An agreement on a bill to provide operating authority for the Federal Aviation Administration over the next four years and to boost the agency's air traffic modernization effort was reached Tuesday by House and Senate negotiators, culminating a five-year struggle that included a partial shutdown of the agency.
The bill authorizes $63 billion for the FAA through the 2015 budget year. It includes compromises on several difficult issues that divided lawmakers along party lines and by region, including air service subsidies for rural communities, safety regulation of cargo shipments of lithium batteries, and rules governing the formation of airline and railroad unions.
The last details of the agreement were hammered out behind closed doors over the past week. Negotiators met Tuesday afternoon to congratulate each other on reaching what they said was a major victory, and to receive a copy of the final bill.
Sen. Jay Rockefeller, D-W.Va., chairman of the Senate Commerce, Science and Transportation Committee, told lawmakers involved in the negotiations he wanted them to sign the agreement by the end of the day. Final passage of the bill by the House and Senate is expected sometime in the next two weeks.
The FAA's long-term operating authority expired in 2007. The agency has continued to limp along under a series of 23 short-term extensions, but its ability to commit to decisions on major acquisition programs that extend over many years, like air traffic modernization, was hindered by the uncertainty over how much it could spend and by a lack of direction from Congress.
"Now we're going to have four years of stability in this industry. It's a huge accomplishment," said Sen. Kay Bailey Hutchison, R-Texas.
A copy of the agreement isn't expected to be available until late Tuesday, but congressional staff who briefed reporters said key portions include:
_ Funding authority for FAA's Next Generation air traffic modernization program at about $1 billion a year, roughly the same as the past two years. The FAA is in the midst of moving from an air traffic control system that's based on World War II-era technology to one based on GPS technology.
_ Tweaking of the Essential Air Service program which subsidizes air service to rural communities. The government spends about $200 million a year on the program now; that will drop to about $190 million a year. Subsidies for service to communities that are within 175 miles of a hub airport and average less than 10 passengers a day over the course of a year would lose service. If that rule were applied today, about a dozen communities would lose subsidized service.
The program will also be limited to the 150 communities that now receive subsidized service. No new communities will be allowed to enter the program. The compromise spares Morgantown, W.Va., a priority for Rockefeller. The community would have lost its subsidies under a formula crafted by House Republicans, but opposed by Rockefeller and other key Senate Democrats.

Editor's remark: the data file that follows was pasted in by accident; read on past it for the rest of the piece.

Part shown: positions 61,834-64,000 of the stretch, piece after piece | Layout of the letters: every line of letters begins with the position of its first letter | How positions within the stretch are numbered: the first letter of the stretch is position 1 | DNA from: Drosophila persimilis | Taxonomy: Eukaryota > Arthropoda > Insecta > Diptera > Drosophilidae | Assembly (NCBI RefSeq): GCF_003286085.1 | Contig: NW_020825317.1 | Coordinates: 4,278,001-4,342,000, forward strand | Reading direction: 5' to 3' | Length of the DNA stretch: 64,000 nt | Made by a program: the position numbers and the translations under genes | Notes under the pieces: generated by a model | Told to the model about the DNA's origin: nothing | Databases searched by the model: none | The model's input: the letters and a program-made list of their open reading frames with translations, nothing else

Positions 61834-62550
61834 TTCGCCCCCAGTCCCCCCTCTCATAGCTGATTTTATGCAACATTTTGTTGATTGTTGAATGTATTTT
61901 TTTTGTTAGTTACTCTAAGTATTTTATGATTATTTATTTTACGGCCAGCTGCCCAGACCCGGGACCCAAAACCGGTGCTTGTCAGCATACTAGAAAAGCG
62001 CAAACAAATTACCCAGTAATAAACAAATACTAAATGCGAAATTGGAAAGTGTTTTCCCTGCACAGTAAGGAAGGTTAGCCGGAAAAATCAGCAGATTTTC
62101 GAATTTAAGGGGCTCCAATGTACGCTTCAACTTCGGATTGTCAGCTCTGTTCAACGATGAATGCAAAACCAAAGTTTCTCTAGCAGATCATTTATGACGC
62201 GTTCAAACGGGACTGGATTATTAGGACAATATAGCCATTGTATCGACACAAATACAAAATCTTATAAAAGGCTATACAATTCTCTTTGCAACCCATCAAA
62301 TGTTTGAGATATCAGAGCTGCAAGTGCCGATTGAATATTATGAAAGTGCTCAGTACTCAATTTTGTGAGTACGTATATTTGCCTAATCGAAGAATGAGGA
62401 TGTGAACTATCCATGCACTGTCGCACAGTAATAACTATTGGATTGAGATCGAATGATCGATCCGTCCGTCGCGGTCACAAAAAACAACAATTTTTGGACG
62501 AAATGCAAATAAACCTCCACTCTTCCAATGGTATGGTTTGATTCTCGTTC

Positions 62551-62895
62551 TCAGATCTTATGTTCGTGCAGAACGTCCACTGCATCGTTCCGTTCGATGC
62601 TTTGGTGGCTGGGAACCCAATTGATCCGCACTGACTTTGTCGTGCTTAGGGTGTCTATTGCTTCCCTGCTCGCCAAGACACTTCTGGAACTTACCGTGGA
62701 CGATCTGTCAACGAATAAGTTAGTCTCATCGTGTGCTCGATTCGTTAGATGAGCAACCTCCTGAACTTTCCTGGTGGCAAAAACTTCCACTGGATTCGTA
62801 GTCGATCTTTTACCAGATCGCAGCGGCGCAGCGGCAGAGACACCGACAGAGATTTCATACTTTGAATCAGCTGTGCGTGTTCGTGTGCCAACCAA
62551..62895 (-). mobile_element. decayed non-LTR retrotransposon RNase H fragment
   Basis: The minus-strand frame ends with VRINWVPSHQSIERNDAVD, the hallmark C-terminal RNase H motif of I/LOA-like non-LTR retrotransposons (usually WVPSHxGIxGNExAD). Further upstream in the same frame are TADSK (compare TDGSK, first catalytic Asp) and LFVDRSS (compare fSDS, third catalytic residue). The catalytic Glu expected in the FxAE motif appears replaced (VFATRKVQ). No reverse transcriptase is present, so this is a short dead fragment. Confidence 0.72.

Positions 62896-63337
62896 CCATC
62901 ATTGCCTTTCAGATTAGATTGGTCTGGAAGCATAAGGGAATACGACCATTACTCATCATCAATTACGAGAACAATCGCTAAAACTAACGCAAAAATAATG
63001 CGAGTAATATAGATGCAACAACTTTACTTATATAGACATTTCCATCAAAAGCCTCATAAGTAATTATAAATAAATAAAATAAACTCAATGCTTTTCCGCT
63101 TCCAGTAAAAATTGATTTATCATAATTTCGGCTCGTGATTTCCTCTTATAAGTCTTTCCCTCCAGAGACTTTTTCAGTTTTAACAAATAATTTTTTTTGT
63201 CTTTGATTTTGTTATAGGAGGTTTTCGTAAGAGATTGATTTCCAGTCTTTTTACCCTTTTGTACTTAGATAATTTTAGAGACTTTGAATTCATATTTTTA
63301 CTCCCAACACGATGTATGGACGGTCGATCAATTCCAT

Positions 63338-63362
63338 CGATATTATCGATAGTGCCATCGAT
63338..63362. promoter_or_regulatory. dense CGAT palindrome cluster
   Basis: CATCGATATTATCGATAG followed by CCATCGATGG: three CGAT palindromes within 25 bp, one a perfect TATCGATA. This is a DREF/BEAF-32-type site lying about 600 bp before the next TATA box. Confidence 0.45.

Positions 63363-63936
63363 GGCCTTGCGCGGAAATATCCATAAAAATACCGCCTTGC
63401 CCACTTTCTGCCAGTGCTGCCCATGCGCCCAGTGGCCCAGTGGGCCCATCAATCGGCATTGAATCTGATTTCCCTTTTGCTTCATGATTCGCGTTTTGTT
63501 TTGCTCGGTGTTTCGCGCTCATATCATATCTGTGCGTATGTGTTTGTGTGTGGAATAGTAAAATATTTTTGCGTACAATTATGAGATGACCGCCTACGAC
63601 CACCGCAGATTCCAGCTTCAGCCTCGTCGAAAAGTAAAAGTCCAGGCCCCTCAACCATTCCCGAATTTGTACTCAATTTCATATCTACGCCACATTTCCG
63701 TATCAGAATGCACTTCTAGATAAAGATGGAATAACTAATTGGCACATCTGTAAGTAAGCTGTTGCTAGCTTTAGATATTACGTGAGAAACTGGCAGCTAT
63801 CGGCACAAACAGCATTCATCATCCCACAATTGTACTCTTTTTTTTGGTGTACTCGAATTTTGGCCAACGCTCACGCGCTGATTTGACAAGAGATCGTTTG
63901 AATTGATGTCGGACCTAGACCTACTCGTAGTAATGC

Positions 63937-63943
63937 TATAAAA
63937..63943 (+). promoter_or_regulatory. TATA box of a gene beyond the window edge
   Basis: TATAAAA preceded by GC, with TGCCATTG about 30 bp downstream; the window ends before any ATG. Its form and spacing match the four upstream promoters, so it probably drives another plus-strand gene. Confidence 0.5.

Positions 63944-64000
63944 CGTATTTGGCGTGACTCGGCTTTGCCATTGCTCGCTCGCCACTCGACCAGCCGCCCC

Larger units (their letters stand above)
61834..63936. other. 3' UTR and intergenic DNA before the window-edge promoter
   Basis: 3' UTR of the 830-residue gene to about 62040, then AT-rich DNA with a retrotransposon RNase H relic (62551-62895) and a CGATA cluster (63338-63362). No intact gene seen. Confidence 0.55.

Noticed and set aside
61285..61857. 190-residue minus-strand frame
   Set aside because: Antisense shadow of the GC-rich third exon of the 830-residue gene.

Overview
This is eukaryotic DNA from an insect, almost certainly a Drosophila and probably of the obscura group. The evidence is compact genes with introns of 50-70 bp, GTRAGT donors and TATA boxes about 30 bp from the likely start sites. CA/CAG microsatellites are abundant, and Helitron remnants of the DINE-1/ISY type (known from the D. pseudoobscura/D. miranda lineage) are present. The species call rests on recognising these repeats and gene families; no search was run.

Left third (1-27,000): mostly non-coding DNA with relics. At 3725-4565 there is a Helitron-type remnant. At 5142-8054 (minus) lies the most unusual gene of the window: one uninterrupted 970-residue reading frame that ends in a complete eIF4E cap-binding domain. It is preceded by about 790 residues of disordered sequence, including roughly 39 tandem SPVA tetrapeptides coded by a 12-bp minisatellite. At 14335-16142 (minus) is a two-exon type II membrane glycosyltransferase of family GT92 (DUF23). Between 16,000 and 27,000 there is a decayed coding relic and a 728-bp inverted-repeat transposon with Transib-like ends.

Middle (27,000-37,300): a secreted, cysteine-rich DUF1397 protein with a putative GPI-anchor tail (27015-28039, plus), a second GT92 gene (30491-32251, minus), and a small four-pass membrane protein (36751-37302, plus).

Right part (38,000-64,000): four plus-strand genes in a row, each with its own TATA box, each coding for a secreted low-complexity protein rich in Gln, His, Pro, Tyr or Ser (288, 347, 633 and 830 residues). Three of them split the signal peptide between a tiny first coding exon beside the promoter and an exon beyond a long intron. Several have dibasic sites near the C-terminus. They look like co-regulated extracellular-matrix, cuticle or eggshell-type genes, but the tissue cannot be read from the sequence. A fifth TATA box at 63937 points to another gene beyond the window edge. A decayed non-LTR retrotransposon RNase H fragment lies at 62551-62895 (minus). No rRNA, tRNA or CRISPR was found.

A partisan standoff over a House GOP attempt to cut 13 cities from the air subsidies program and to make it more difficult for airline workers to unionize resulted in two-week, partial shutdown of the FAA last summer. More than 4,000 FAA employees were furloughed, work was halted on more than 100 airport construction projects and the government lost an estimated $350 million in airline ticket taxes.
_ A requirement sought by House Republicans that the Department of Transportation follow the same safety standards for the shipment of lithium batteries by air as those set by the International Civil Aviation Organization, a U.N. agency. The requirement blocks a proposal by the department that would have imposed even tougher standards on the handling and packaging of the batteries, requiring they be treated as hazardous cargo. The batteries are used cellphones, laptops, watches and in countless other products.
Studies show batteries that are damaged, overheated or packaged incorrectly can ignite. Fires caused by the batteries burn extremely hot and are difficult to put out. Pilots unions strong oppose the international standards, but an array of industries who ship projects containing the batteries as well as cargo airlines had predicted the transportation department's rules would have cost them billions of dollars. As part of a compromise, the FAA would have the authority to impose emergency regulations on lithium battery shipments if the agency can point to an example where it has been proven that the batteries were the cause of a fire in flight.
A recent FAA study predicted that bulk shipments of the batteries will cause the crash of one cargo plane every other year. The batteries are suspected of being the source of a fire aboard a United Parcel Service 747 that crashed near Dubai in 2010, killing both pilots.
Rockefeller and his House counterpart, Transportation and Infrastructure Committee Chairman John Mica, R-Fla., emphasized the bill is a compromise in which no one got everything they wanted.
Among those disappointed by the bill were airline passenger rights advocates. A three-hour limit on airline tarmac delays and other passenger protections sponsored by Sens. Barbara Boxer, D-Calif., and Olympia Snowe, R-Maine, were eliminated during negotiations. The Obama administration has already done virtually the same thing through new regulations, which were opposed by the airline industry.
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